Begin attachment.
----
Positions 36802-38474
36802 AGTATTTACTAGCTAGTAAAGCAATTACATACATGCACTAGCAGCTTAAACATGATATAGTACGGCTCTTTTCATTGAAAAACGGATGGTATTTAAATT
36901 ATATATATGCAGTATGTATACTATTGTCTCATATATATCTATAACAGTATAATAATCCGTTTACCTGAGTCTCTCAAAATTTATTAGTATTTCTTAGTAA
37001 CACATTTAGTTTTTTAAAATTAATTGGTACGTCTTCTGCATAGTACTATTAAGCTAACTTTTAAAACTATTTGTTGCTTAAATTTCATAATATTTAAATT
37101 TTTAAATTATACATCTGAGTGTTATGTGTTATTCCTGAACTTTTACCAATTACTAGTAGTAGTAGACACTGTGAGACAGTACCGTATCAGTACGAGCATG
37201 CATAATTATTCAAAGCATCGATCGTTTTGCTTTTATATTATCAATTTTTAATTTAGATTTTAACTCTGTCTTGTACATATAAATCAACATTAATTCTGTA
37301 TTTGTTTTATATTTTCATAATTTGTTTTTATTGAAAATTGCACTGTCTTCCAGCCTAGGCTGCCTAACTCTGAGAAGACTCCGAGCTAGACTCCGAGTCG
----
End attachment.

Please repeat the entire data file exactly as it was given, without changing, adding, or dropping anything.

Positions 36802-38474
36802 AGTATTTACTAGCTAGTAAAGCAATTACATACATGCACTAGCAGCTTAAACATGATATAGTACGGCTCTTTTCATTGAAAAACGGATGGTATTTAAATT
36901 ATATATATGCAGTATGTATACTATTGTCTCATATATATCTATAACAGTATAATAATCCGTTTACCTGAGTCTCTCAAAATTTATTAGTATTTCTTAGTAA
37001 CACATTTAGTTTTTTAAAATTAATTGGTACGTCTTCTGCATAGTACTATTAAGCTAACTTTTAAAACTATTTGTTGCTTAAATTTCATAATATTTAAATT
37101 TTTAAATTATACATCTGAGTGTTATGTGTTATTCCTGAACTTTTACCAATTACTAGTAGTAGTAGACACTGTGAGACAGTACCGTATCAGTACGAGCATG
37201 CATAATTATTCAAAGCATCGATCGTTTTGCTTTTATATTATCAATTTTTAATTTAGATTTTAACTCTGTCTTGTACATATAAATCAACATTAATTCTGTA
37301 TTTGTTTTATATTTTCATAATTTGTTTTTATTGAAAATTGCACTGTCTTCCAGCCTAGGCTGCCTAACTCTGAGAAGACTCCGAGCTAGACTCCGAGTCG